Magic happens when a film, its protagonist and its lead actor truly resemble one another.

Vikrant Massey, who has been slogging in showbiz since 2007, headlines Vidhu Vinod Chopra’s 12th Fail. The October 27 release follows real-life Indian Police Service Manoj Kumar Sharma’s mind-boggling struggle to transcend poverty and crack the Union Public Service Commission examinations.

In the warmly received 12th Fail, Manoj is an underdog among scores of UPSC aspirants in Delhi. Like Manoj, Massey too has been an underdog, despite the web series Mirzapur and Criminal Justice and the acclaimed movies A Death in the Gunj and Cargo.

“I am filled with gratitude and am overwhelmed seeing the responses to the film,” 36-year-old Massey told Scroll. “Box office success, or stardom, is derived from the quality of the work. In any case, the definition of success and failure is changing all the time. What remains constant is my duty to justify a story on screen and bring life to it.” Excerpts from an interview.

Manoj has sufficient reason to become insecure or lose heart frequently in his journey. How have you handled this pressure in your career?
I don’t think about failure. I don’t think about the problems. Sports have played an important part in my life. I played cricket, football and volleyball growing up. My fondness for sport developed a lot of my character.

Sportspersons don’t worry about the result. Their job is to execute their strategy as well as possible. The result is a byproduct of the execution. My job is go to the set, well-prepared, and give my best. As an outsider, I know the stakes are high. Maybe, that’s why, I don’t worry about outcomes. I focus on just what I should deliver.

Vikrant Massey in 12th Fail (2023). Courtesy Vinod Chopra Films.

The saga of a competitive exam aspirant is a modern India story. What did you learn about young Indians through ‘12th Fail’?
When you spend two-and-a-half years on one story, you are bound to experience a multitude of emotions. One particular thing that I always knew, but which got reiterated in this journey, was the strength of the average Indian’s resolve and human spirit.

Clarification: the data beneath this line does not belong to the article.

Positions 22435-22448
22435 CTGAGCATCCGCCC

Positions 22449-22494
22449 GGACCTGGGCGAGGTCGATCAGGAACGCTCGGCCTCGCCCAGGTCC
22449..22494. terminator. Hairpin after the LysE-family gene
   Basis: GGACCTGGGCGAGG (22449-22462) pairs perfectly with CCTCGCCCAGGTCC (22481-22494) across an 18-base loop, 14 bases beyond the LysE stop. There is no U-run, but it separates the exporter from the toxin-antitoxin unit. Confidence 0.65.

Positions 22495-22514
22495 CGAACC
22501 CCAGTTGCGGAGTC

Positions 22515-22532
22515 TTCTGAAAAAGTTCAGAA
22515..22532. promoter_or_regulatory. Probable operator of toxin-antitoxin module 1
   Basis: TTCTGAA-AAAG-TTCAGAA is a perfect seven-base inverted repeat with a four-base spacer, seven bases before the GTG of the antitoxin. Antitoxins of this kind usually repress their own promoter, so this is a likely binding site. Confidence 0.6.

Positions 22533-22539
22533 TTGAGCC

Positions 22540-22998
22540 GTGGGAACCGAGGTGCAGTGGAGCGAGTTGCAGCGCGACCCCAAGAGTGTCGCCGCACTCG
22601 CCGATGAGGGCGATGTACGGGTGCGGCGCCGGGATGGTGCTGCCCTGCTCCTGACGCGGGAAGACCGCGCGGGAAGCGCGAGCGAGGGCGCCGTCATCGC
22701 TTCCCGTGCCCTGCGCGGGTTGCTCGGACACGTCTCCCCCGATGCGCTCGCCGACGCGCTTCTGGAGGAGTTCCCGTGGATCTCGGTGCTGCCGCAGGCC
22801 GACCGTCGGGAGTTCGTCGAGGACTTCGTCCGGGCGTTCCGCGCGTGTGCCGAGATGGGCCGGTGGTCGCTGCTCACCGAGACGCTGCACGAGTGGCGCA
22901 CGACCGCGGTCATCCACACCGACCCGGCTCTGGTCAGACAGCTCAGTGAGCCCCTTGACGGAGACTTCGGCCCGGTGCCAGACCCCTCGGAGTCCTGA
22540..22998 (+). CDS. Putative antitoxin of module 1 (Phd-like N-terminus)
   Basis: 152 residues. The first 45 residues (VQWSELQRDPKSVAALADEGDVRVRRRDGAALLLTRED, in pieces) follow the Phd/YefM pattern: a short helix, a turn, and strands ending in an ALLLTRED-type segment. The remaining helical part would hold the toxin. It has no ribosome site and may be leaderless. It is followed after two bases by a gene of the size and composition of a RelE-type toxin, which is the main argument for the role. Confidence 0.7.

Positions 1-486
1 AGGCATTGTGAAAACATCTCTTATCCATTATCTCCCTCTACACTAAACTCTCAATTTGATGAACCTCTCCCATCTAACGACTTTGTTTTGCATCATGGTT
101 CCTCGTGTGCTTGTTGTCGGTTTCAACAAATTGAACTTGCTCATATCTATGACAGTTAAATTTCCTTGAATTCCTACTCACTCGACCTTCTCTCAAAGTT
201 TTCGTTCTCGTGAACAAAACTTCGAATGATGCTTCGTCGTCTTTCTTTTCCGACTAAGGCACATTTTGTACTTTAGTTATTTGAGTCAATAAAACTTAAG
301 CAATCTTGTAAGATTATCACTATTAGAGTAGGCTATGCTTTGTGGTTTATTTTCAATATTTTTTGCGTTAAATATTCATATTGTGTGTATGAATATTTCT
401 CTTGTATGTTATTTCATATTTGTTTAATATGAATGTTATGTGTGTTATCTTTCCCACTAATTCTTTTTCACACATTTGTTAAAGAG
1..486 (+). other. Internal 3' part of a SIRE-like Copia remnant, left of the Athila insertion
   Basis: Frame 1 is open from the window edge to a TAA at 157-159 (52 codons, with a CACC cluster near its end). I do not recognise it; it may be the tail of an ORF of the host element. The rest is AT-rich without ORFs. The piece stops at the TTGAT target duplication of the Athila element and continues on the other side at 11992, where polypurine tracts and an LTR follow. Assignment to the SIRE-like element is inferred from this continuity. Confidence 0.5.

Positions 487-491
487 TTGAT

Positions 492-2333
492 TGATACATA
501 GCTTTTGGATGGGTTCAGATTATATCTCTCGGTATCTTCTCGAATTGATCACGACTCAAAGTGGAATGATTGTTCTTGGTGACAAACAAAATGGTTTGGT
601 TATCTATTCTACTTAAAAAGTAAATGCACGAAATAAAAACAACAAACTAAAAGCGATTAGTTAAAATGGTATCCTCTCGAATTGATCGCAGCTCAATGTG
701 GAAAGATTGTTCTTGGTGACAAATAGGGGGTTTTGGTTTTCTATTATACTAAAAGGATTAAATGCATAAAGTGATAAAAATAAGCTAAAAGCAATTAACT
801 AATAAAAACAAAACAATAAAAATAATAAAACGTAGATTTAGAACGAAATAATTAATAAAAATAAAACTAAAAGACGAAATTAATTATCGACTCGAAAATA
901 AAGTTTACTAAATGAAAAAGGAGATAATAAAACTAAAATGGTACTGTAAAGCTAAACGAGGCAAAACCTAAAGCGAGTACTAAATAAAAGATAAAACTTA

I think I am decently travelled. I think Indians are strangely thick-skinned. I haven’t seen this anywhere. Particularly, the lower income groups and the marginalised have tremendous determination. Possibly because of the hardships India has been through in its history over the last 500 years. We just keep fighting and surviving day in, day out.

Vidhu Vinod Chopra is 71, your oldest director so far. What was it like working with him?
Both of us are like-minded. Our life calling is the same, which is to make ever-lasting films. We both believe that we can’t be bigger than our art. We both believe that our work should have some archival value and it should outlive us.

He has been making films for years before I was born. But when your worldview, value system, and journey are the same, you transcend barriers like age.

After your early roles in ‘Lootera’ and ‘Half Girlfriend’, you consciously moved away from playing the hero’s friend and only sought lead roles, perhaps, missing out on big-ticket films in the process. What has been your strategy while picking films?
I have this natural knack of getting bored quickly. You are the only person who can recognise your own potential. If you don’t back yourself, nobody else will.

I stopped playing the hero’s friend because I had nothing more to give to the template, and I had a lot more to give as an actor. And I don’t want to restrict myself in genres. I did a thriller like Haseen Dillruba. I did action in Love Hostel. And now, 12th Fail.

I want to explore all the different possibilities inside me. The worst thing you can do as a creative person is restrict yourself. The world is doing that anyway. The idea is to keep experimenting and putting forth my belief system. Mistakes are bound to happen. But the core values should stay the same.

A Death in the Gunj (2016).

You turned your back on television, where you were very successful, in 2013 to pursue films. It took you a while to find success on the big screen. Was this jump a big risk?
Of course, it was difficult. It was a conscious and informed decision. I had put in a decade worth of work in television and one day, I decided to let it all go. Because I was feeling underutilised in television. I started my journey chasing money, with the motivation to support myself, my education, my family.

A point came when I figured that just money wasn’t giving me sound sleep. I also needed to put forward what I knew I possessed within. I went out there and gave it my all.

I also believe I have been lucky to have people being patient and kind to see me in all mediums. And that the best directors worked with me early on.